For most Americans, retirement generally seems like a far-off goal. However, as soon as we reach our 50s, suddenly retirement can feel like it’s coming up faster than a freight train. If your retirement nest egg isn’t quite where you want it to be at age 50, there are a few steps you can take to help catch up and reach your savings goals.
Not all of the steps are easy, but if you commit yourself to prioritizing your retirement plan once you reach 50, you can make major strides toward getting where you need to be by the time you retire.
Take Advantage of Catch-Up Contributions
One of the huge advantages the IRS grants those ages 50 and older is the ability to make “catch-up” contributions to retirement plans. For 2021 and 2022, you’re allowed to kick in an additional $1,000 to your IRA, or a whopping $6,500 to your 401(k) plan. This brings the total allowable elective contributions to these accounts for 2021 to $7,000 and $26,000, respectively. For 2022, the total allowable 401(k) elective contribution, including the catch-up provision, rises to $27,000. If you’re able to begin this catch-up contribution starting at age 50, you could significantly increase your retirement account balances by age 60.
Contribute To an HSA
An HSA, or health savings account, isn’t always thought of as a retirement account, but when used properly, it can be quite an effective one. For starters, you’ll get a tax deduction on contributions you make to the plan, and any earnings are tax-deferred. Better still, if you withdraw your contributions or earnings to pay for qualifying health care expenses, those distributions are completely tax-free. As you age into retirement, you’re likely going to need funds for your healthcare, making an HSA an obvious choice. But the final kicker is that if you reach age 65, the IRS permits you to take tax-free withdrawals from an HSA for any purpose at all, not just medical expenses. This could potentially make your HSA the ultimate retirement account, as your contributions, earnings and withdrawals would all be completely tax-free.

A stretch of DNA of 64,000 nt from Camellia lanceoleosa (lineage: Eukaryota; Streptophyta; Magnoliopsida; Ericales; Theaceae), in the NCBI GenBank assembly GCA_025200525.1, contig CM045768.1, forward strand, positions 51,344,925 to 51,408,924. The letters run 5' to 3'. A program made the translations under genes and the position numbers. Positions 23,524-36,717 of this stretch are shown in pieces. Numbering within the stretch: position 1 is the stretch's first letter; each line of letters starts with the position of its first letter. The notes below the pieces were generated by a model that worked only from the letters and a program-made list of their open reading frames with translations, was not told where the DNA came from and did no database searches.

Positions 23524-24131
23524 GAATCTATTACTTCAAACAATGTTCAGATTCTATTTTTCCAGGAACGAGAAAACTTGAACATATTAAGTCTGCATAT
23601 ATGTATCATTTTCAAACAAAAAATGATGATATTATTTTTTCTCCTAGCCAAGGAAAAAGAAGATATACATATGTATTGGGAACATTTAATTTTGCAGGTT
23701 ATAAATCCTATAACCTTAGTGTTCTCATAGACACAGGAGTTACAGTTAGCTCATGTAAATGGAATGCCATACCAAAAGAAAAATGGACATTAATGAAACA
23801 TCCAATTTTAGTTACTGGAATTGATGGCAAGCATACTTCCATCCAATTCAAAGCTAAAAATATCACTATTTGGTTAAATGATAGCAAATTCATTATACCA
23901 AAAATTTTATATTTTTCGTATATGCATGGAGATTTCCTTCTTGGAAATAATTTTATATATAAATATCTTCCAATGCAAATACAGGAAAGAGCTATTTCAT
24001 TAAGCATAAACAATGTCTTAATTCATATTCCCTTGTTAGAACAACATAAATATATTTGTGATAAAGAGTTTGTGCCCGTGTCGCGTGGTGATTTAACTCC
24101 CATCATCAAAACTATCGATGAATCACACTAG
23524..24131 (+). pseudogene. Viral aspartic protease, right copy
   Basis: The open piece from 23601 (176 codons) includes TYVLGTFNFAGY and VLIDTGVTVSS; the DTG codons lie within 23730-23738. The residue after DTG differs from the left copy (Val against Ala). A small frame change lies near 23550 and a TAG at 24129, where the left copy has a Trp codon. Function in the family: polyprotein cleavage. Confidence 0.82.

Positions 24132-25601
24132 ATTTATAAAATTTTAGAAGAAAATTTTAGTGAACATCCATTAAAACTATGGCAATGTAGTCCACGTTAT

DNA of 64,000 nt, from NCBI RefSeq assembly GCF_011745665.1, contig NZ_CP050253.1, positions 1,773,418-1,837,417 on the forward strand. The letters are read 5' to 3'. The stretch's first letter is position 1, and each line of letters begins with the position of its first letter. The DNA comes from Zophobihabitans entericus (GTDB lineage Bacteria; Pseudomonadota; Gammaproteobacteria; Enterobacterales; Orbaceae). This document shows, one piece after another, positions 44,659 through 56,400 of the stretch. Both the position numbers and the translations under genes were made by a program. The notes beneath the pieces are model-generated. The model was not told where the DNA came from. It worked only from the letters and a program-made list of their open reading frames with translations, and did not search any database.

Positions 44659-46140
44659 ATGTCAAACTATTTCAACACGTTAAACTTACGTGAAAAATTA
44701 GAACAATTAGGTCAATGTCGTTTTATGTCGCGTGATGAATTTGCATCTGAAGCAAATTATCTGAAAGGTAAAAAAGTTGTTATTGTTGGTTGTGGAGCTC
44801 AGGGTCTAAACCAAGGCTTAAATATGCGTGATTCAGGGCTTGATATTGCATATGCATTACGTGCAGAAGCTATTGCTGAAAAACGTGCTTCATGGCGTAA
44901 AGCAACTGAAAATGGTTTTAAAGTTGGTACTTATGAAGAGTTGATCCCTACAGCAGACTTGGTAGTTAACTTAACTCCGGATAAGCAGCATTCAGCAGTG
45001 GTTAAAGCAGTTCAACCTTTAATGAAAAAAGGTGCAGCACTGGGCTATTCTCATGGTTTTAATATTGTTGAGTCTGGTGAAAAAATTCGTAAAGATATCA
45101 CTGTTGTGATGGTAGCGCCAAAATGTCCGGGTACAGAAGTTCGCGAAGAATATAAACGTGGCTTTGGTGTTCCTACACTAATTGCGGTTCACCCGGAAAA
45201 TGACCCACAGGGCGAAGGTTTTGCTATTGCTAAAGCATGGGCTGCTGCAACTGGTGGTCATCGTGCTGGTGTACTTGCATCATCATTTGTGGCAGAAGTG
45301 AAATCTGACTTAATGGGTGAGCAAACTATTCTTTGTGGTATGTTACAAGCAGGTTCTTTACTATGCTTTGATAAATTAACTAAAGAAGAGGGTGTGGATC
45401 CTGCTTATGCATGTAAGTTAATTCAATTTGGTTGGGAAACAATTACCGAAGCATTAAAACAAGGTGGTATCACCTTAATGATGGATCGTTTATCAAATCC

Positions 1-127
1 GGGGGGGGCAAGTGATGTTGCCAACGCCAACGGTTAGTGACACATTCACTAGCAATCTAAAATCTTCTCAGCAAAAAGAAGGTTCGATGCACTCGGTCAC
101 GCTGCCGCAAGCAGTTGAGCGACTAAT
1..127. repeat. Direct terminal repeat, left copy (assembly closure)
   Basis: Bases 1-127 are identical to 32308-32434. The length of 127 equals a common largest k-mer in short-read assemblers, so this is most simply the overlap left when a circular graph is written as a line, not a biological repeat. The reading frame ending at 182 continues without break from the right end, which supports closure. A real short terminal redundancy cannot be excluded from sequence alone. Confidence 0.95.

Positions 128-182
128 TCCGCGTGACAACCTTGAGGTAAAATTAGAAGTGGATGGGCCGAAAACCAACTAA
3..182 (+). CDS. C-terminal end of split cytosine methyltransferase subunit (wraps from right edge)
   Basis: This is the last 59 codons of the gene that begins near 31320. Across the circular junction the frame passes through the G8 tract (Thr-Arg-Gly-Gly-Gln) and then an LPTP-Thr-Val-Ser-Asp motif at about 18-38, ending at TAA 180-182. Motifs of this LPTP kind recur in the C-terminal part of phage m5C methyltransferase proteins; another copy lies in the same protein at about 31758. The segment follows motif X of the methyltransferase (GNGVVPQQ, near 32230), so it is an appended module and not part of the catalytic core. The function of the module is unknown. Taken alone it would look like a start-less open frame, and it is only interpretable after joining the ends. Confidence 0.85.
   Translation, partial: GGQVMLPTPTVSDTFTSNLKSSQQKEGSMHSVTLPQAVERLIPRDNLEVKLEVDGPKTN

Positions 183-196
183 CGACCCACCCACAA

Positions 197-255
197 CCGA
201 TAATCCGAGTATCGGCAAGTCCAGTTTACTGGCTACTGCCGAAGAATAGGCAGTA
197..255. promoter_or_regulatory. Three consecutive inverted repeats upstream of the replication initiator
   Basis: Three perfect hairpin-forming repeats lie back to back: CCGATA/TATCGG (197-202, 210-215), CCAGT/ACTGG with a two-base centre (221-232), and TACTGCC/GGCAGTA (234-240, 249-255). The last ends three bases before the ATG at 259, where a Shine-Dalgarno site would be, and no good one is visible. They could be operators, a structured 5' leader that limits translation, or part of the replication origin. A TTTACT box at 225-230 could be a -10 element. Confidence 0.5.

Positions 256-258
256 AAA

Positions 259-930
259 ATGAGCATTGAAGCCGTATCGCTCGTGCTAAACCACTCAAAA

Work a Side Gig
Working more as you approach retirement isn’t likely to be your dream scenario, but if you’re looking to maximize your retirement savings, the more you can earn, the better. In the current environment, employers are desperate for workers, so you might actually be able to find work in a field you truly enjoy. Another option is to turn one of your talents into your own gig. Demand is strong for those with special abilities, such as crafting, woodworking, interior designing, writing and a host of other options.
Pick Up Extra Hours
If you’re happy at the job you’re currently working, you might be able to squeeze a few more hours out of your employer, since they might be short-staffed.
Tap Your Home Equity
If you’re nearing retirement and own a home, there’s a good chance that you’ve already paid off your entire mortgage, or are close to it. This could mean that a significant amount of your net worth is actually tied up in your home equity. If your retirement accounts seem a bit lean, remember that you may have a nest egg already built into your home. There are numerous ways you can access this money, from a cash-out refinancing to a home equity loan and more. This option can carry a bit of risk, as you don’t want to put yourself in the position where you might lose your home. But talk to your financial advisor and/or real estate professional to see what your options are, along with the benefits and risks.